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A city in a state of dread and unease

From bomb threats to neo-Nazis, Boston is enduring a wave of far-right extremism.

A Boston Police bomb squad officer, left, and a K-9 unit officer, right, on the campus of Northeastern University on Wednesday.Rodrique Ngowi/Associated Press

On Tuesday evening, the alarms started wailing at Northeastern University.

After reports of a bomb on campus, security personnel evacuated students from several buildings. As word of a possible explosion at Northeastern spread, other local colleges and universities urged their “community members to report anything suspicious.”

Federal and local authorities now say there was no explosive device at Northeastern’s Holmes Hall. A university employee, the only person injured, is being investigated, but he denies any involvement.

But even as it became apparent the threat may have been a hoax, the fear was real.

“It was definitely very scary, because there were so many rumors going around. I heard there were as many as eight devices,” Connor Martin, a Northeastern student, told WCVB. “Obviously, that wasn’t true, but you don’t know what’s real and what’s not.”


This is what it means to live with a perpetual sense of dread. And especially during these past few months, Boston is a city in a state of unease.

Recent events have heightened the city’s anxiety, perhaps spurring the response at Northeastern. Boston Children’s Hospital has been inundated with threats and harassment. It established the nation’s first pediatric and adolescent transgender health program in 2007, and the hospital is now being targeted with false accusations fostered by the far right on social media.

Boston Children’s does not perform genital surgery on people under age 18. But truth has never been a deterrent to hate. At least twice in the past month, the hospital has received bomb threats from unknown callers, causing the medical facility to contact authorities and go into lockdown.

Imagine how vile someone has to be to target a building filled with ailing children, concerned families, and medical professionals devoted to taking care of kids. These are the depths we’re contending with. In a statement after an August bomb scare, hospital officials said, “We remain vigilant in our efforts to battle the spread of false information about the hospital and our caregivers.”


On Thursday, the US Attorney for Massachusetts, Rachael Rollins, announced the arrest of Catherine Leavy, of Westfield, in connection with an Aug. 30 bomb threat against the hospital.

Of course, the point is to intimidate and demonize. That’s also the motivation behind white supremacist groups marching on Boston’s streets. Last month, they invaded the Seaport district and targeted a drag queen story hour for children. It was the second time Patty Bourrée, a Boston drag performer, was singled out. Her July appearance in Jamaica Plain was also protested by a local neo-Nazi group, NSC-131.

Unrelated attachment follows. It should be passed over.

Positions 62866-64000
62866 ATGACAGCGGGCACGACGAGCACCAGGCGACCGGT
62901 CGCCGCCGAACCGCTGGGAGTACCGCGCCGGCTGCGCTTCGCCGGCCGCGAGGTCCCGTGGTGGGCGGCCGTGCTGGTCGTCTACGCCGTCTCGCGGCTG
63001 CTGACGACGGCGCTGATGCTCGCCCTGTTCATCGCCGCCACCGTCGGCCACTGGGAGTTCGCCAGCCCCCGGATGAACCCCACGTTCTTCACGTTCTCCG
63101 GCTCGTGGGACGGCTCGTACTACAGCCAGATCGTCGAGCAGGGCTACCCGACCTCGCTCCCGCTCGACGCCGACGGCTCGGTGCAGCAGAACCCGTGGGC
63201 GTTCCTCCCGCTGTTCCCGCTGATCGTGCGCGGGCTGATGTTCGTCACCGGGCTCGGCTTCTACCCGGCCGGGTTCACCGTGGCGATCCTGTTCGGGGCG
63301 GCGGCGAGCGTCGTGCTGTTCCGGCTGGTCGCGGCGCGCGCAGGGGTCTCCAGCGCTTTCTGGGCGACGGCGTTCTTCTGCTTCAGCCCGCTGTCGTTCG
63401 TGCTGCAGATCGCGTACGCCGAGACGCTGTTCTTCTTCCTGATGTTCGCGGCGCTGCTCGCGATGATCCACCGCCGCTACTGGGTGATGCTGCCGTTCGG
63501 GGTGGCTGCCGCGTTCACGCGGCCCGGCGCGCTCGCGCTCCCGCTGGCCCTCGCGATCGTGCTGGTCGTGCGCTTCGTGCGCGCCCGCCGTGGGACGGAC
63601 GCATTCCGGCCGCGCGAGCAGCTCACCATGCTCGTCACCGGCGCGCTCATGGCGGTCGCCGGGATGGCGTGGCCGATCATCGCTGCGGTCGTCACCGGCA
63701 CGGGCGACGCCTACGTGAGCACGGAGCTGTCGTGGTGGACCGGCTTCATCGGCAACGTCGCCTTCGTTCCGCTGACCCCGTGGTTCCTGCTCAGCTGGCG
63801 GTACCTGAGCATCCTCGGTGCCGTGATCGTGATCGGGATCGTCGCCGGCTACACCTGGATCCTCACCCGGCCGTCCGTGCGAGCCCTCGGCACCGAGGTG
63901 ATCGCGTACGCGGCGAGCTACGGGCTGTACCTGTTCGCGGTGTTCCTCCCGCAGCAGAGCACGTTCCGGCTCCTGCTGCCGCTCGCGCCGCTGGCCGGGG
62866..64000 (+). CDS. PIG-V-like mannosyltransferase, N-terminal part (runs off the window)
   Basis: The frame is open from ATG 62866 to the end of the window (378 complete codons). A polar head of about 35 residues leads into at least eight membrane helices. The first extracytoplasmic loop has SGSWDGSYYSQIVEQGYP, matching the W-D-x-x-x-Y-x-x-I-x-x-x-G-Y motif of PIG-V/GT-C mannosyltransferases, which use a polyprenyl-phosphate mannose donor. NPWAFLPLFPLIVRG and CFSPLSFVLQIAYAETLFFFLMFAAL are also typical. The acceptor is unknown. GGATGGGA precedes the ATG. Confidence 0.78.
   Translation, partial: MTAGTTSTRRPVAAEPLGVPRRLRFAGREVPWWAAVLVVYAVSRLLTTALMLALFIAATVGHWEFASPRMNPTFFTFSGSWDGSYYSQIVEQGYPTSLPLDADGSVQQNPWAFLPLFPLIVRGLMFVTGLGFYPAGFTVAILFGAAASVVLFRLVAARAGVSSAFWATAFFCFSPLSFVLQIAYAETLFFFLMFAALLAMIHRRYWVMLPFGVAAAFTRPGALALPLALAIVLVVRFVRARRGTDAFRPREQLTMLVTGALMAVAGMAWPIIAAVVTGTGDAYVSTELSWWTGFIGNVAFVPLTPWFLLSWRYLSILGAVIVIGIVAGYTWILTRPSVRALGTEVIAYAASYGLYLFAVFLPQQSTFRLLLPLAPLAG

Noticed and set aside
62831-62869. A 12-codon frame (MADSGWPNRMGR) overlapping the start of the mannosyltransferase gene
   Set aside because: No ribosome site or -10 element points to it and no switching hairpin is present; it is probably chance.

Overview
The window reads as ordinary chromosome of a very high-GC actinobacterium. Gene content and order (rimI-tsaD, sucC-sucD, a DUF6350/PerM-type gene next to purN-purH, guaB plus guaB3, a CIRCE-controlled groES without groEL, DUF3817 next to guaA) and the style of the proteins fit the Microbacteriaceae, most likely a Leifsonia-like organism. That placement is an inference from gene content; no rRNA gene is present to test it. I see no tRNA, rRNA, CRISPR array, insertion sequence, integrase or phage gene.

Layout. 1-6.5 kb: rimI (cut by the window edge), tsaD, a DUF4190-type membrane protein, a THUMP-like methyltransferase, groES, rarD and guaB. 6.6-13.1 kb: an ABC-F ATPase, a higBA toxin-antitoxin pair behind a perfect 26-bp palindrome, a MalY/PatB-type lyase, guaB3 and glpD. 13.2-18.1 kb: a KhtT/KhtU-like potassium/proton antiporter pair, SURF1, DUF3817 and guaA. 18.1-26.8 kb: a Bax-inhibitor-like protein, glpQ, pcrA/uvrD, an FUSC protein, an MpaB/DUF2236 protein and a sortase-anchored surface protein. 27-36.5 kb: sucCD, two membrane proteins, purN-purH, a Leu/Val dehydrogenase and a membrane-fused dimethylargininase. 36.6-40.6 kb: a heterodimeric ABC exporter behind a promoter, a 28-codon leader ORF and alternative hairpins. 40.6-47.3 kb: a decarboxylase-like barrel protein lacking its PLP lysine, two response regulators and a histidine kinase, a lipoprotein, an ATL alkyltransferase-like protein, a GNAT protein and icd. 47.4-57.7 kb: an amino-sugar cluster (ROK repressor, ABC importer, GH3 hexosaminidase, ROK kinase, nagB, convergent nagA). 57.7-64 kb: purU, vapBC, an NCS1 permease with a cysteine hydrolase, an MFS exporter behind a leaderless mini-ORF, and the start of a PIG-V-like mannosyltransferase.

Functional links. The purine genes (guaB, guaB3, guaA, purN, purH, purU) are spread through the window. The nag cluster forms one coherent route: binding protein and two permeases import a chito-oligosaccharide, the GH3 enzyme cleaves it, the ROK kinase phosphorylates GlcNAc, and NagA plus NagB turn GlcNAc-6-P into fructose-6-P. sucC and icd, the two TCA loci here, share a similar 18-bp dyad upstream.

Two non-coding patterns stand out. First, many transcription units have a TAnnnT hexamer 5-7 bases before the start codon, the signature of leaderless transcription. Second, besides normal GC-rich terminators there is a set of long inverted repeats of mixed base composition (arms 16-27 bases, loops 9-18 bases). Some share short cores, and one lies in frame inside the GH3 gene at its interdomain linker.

When the hatefest turned up in the Seaport, Bourrée, fearing an escalation, abruptly canceled. In a tweet, Bourrée said, “I can’t put myself (and the kids!) in a potentially violent situation, especially when I don’t trust that the [Boston Police Department] will protect me in a worst case scenario.”

A banner displayed from the Walnut Street Bridge over Route 1 in Saugus last weekend.Raquel Alvarez-Segee

The same neo-Nazis harassing kids and drag performers recently draped antisemitic banners from highway overpasses in Saugus and Danvers. And they did so in broad daylight to provoke even greater fear. (But, of course, the cowards covered their faces.)

When I was growing up, there were occasional bomb drills in my school. In Cold War America, we were instructed to sit on the floor near our classrooms, remain quiet, and follow our teacher’s instructions. Never did any of us think something horrible could happen. If anything, we were more concerned about getting our school clothes dirty from sitting on those hard, dusty floors than about any real danger.


Not anymore. Nor do the fears thrive only within city limits. On Wednesday, Acton-Boxborough Regional High School had a brief shelter-in-place order after an anonymous tip about a possibly armed student. Teachers immediately stopped classes to lock and barricade doors. Families were informed of a “potentially concerning situation” at the school. Students rushed to call their parents.

“It was awful because I couldn’t contact her and I didn’t know if something was going to happen to me,” Djeana Timas, a senior, told WCVB.

These past two and half years have tried us like no others. But instead of emerging with more wisdom and compassion, many have retreated into silos of conspiracy and discontent and found Republican politicians willing to stoke their hatreds. That’s having a devastating impact.

Divisions have festered in this nation since its origins. But something rabid has been unleashed. Every threat and intrusion feels a breath away from grief in a country with a voracious appetite for destruction. And even when the threat is a cruel hoax, we’re left shaken and wondering what may come next.

Renée Graham is a Globe columnist. She can be reached at Follow her @reneeygraham.